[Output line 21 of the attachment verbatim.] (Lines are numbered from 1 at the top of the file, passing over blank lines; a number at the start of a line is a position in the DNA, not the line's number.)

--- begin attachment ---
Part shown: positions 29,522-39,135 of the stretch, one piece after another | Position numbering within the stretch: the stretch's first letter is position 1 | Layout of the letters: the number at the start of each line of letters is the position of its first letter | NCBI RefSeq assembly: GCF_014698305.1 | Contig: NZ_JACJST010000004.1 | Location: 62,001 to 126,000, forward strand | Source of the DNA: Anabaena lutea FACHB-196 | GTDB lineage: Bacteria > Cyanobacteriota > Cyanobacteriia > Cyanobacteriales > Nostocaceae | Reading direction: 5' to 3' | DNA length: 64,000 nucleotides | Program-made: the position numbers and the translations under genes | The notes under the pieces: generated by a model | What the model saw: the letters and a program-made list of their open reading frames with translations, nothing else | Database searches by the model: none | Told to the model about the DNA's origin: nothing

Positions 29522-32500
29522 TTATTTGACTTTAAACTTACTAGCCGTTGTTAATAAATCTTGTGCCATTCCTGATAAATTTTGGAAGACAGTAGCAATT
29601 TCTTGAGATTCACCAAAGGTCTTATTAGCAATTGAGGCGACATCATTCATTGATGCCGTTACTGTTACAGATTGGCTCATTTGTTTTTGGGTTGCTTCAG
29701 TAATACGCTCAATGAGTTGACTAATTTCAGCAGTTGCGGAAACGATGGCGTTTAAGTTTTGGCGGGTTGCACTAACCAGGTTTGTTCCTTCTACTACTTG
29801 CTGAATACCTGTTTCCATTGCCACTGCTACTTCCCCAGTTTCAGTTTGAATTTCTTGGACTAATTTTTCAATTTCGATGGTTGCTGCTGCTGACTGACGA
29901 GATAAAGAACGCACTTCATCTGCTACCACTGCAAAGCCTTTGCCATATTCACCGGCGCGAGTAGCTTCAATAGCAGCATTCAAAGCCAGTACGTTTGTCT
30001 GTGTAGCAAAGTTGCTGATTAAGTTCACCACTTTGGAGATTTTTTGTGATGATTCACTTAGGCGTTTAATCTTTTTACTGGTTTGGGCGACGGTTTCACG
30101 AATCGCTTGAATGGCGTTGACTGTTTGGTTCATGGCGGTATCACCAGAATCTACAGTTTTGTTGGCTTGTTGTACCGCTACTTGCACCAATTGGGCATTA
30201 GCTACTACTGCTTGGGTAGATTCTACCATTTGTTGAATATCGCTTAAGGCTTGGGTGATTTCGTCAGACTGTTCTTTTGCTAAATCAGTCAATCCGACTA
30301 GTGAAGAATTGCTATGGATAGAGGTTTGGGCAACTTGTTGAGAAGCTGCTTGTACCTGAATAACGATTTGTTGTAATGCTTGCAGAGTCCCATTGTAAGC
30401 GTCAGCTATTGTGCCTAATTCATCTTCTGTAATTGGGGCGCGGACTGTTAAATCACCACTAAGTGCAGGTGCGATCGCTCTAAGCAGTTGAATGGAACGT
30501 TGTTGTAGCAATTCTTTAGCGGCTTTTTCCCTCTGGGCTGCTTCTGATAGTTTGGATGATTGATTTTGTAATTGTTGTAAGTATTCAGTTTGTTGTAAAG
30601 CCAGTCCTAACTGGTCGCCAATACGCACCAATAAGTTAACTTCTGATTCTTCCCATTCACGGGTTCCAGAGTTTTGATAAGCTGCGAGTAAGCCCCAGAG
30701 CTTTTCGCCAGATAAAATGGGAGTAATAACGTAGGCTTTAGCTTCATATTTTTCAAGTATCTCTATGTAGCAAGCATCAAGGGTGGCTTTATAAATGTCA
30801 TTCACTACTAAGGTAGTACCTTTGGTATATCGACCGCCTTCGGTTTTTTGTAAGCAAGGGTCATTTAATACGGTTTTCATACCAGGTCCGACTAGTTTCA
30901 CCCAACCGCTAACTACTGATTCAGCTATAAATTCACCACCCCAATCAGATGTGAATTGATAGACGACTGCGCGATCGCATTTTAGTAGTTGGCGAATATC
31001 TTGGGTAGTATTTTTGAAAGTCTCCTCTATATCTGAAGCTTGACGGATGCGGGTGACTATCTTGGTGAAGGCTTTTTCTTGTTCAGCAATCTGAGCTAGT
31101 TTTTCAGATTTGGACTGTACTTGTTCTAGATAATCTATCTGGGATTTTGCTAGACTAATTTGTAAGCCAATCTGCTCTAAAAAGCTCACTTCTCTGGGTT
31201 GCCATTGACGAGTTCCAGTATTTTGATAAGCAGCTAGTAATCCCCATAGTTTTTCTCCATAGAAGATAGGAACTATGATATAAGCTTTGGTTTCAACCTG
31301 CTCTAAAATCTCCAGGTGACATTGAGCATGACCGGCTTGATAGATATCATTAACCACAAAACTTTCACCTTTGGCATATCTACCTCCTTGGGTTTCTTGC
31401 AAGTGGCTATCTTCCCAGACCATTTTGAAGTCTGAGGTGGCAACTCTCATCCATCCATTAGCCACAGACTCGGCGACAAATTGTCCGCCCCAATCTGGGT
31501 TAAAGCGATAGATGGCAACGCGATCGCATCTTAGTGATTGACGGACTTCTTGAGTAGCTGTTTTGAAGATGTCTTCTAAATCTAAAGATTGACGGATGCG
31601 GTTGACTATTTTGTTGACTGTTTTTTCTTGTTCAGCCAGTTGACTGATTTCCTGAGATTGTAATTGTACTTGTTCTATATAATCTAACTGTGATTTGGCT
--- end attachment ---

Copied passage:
31301 CTCTAAAATCTCCAGGTGACATTGAGCATGACCGGCTTGATAGATATCATTAACCACAAAACTTTCACCTTTGGCATATCTACCTCCTTGGGTTTCTTGC